The True Power That Comes From Going Topless in Public
There’s always been a double standard when it comes to going topless in public. While people without boobs can walk, run or just be in public, topless and free, there’s literal laws against people with boobs freeing their nips in public spaces.
Despite endless #FreeTheNipple revolutions, from social media campaigns to physical protests throughout history; people with boobs have been fighting to set them free for decades.
But somehow, going topless in public is still a huge taboo. I say this as someone with boobs. When I’m topless in public, I can feel the tension.
The other night, I was at the beach with a friend. It was a beautiful balmy Aussie summer eve and he wanted to go skinny dipping. I did too, but I was nervous. Not like, big nerves. Just those little butterflies that bubble to the surface before you get naked in front of someone else. There’s this feeling of anxiousness. Is my body good enough? Is it ideal? And beautiful? Will it be sexualised? Do I want it to be?
I closed my eyes and lifted my crop top over my head. The nerves turned into euphoria as my top hit the sand and I ran, breasts bouncing wild and free, into the ocean.
It’s not as though we want to be running around in a world where no one wears a top — because let’s be honest, we’d all be wildly distracted. It would just be nice to have the option.
“Ever since I could remember, I’ve always loved being topless,” Ellie Sedgwick, founder of Comfortable In My Skin, tells POPSUGAR Australia.
Sedgwick says that despite society not deeming her breasts “ideal” or “beautiful” or “attractive”, she’s always been comfortable with how they look.
“They’re about two cup sizes different in size, I have huge areolas and as I’ve gotten older, gravity has certainly sent my boobs further downward — but I’m just super-duper comfortable with how they look and I love walking around without a top on.”
In opposition to how society treats naked boobs, Ellie feels the most uncomfortable in places that don’t allow her to have her top off.
And she has a reason to feel that way. As an empowered woman at ease with her naked body, she is constantly coming up against the constructs of society that attempt to fiercely remind her to “cover up”. A few months ago, in fact, she was dancing in a nightclub in Sydney. She was surrounded by topless men on the dance floor — and loving it! — which made her feel inspired to get topless, too.
However, the security guards and cops were not having it. They kicked Ellie out of the club. They told her that her “female nipples were offensive”. None of the topless men were kicked out.
“Before any of that happened, when I was on the dance floor with my top off, I felt empowered and beautiful and free.”
So, Why Do We Struggle to Feel Empowered When Topless?
We just need to see more boobs, more often, Sedgwick says.
“The fact that legally, in Australia, the female nipple and/or breast is offensive, says so much about how our society views female bodies,” she says.
“They’re a vehicle for sex, to be sexualised in order to be celebrated or appreciated. When we sexualise things, we put heaps of pressure on them to be perfect, because we’re taught to care about what other people think of how we look and how sexy our body makes them feel.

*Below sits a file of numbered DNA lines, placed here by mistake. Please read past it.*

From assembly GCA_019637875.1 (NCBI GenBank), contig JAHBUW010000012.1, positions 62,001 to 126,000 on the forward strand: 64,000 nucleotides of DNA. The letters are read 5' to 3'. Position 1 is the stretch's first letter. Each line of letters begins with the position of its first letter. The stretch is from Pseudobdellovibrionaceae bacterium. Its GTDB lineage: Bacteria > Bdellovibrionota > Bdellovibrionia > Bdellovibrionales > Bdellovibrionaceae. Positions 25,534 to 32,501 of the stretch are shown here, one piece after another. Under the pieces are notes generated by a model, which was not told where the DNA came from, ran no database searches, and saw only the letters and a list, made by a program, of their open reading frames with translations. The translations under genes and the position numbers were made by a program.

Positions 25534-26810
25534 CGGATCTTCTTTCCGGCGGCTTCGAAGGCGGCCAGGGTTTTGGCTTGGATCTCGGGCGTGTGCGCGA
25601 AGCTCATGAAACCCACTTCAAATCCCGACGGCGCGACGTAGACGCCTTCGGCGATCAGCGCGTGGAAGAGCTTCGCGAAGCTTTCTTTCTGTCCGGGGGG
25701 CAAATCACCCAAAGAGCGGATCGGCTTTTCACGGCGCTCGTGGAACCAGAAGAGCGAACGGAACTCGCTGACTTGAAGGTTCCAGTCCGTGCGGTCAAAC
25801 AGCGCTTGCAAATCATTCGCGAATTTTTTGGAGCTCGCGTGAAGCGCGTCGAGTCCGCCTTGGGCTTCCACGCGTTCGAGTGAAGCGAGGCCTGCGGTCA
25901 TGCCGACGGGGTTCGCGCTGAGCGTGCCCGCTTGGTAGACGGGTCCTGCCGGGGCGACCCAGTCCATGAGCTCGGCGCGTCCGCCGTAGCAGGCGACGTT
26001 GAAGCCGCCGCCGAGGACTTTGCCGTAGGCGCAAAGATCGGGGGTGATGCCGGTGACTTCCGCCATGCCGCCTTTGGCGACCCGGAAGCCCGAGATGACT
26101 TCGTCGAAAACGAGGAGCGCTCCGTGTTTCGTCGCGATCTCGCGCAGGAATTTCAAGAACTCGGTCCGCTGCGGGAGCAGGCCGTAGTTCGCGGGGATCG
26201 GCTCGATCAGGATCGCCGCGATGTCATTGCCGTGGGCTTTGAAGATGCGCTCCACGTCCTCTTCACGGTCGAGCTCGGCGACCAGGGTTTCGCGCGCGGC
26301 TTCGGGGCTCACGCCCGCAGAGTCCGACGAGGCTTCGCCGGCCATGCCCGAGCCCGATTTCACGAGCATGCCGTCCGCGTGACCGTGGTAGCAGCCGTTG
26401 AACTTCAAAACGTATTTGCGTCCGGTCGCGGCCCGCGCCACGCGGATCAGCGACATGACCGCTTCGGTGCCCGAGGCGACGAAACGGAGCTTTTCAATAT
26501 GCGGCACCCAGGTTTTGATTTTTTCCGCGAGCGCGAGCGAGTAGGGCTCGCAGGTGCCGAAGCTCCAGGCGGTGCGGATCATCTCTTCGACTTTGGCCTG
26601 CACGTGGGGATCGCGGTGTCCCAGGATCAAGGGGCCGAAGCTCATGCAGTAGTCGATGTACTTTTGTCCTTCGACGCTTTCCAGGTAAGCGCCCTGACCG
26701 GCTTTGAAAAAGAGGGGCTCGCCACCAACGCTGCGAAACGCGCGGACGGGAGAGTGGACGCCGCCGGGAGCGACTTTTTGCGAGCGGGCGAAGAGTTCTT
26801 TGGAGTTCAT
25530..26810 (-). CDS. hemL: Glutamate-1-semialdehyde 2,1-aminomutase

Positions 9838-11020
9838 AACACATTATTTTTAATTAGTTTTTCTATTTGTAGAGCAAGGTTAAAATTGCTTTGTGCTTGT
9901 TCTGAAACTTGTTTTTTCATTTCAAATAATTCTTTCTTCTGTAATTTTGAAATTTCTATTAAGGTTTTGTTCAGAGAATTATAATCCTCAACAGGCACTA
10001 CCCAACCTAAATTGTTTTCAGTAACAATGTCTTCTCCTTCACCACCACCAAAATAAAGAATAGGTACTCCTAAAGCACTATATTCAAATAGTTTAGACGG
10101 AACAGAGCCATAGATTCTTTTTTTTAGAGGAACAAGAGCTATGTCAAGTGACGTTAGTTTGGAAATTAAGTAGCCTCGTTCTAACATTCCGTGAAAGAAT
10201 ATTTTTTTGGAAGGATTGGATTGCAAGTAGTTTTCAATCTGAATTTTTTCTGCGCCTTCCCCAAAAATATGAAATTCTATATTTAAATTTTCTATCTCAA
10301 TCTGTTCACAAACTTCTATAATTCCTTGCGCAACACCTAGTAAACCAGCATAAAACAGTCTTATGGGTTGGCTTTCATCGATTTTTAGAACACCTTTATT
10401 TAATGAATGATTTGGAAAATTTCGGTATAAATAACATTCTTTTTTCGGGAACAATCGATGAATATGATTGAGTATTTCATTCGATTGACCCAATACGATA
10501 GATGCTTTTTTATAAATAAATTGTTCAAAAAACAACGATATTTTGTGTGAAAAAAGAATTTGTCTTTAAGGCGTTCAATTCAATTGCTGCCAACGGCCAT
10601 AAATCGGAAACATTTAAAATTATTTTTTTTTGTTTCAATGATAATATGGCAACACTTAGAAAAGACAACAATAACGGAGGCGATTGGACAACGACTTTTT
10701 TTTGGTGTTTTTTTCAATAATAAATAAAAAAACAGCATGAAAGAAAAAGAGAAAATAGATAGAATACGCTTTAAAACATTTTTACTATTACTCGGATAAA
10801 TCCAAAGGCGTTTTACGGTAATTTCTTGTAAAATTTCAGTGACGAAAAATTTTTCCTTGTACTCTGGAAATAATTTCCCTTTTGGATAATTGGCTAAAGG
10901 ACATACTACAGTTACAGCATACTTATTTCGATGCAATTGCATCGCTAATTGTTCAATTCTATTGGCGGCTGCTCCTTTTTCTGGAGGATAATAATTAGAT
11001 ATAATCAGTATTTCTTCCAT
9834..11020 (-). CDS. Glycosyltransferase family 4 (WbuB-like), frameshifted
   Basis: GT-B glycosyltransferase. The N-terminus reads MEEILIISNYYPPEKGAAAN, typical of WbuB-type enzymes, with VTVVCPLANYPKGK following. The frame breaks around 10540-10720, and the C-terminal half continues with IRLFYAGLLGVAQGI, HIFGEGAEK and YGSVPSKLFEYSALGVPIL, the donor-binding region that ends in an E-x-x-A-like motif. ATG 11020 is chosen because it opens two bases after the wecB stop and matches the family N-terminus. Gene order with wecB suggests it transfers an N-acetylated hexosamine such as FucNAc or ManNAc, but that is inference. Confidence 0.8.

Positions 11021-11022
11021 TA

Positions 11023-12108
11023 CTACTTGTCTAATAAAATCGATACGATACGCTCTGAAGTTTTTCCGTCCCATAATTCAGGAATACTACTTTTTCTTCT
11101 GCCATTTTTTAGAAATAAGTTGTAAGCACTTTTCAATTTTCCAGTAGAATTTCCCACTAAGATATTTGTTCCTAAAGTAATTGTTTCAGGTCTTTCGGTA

“So, if you lump that pressure on top of the lack of realistic representation and conversation around breasts, then you get this negative stigma.”
It’s becoming a tale as old as time; women needing to break down the walls of aesthetic expectation, in order to be healthy and empowered.
Because the truth is, despite what we see in porn or on the beach in Byron Bay; a very small percentage of people have what society deems to be the “perfect boobs”. And those people probably see flaws.
How Can We Get More Comfortable With Our Naked Boobs?
Consume as much boob content as possible, or, as Sedgwick calls it, “small exposure therapy”.
Follow people on Instagram, like Sedgwick (you can find her IG here), who talk about their bodies in an open and empowered way. If you want to expose yourself to all things boobs, specifically, you can listen to her Titty Talks here or look at wholesome booby pics until your heart is content here.
Looking at your own boobs in the mirror and giving them love, is also super important, says Sedgwick.
“Do normal things topless. Every morning and night, I brush my teeth and do my skincare routine topless, and look at myself in the mirror while saying nice things to my body.”
It’s a self-care and self-love routine all in one that feels a bit awkward at first. But according to Sedgwick, over time, you’ll get used to it.
“You just have to push through the shame and discomfort that is so deeply ingrained,” she says.
Getting topless around people you love and feel comfortable with, is also a nice way to ease into feeling fully free with your breasts.
“Do a little dinner with close friends where everyone is topless. It’ll be weird and fun and maybe a little horny, but it’s a great way to get comfortable being topless around others. If we can’t be topless in public places, then we can create public places for nudity of our own.”
And Why Should We Be Topless More Often?
Ultimately, being comfortable topless and feeling the power that comes with freeing your body, can help you to build deeper connections with others and within yourself. Whether that be sexual, romantic, emotional and/or platonic; you’re able to build trust and confident self love.
“Once you’re comfortable with being topless for yourself and around your friends, it’s easier to be topless in the bedroom. You’ll find yourself feeling empowered to take your top off, rather than nervous and afraid of what the other person will think of your boobs.
“It’s really just a journey towards self-acceptance and love,” she says.
Because after all, we accept the love we think we deserve.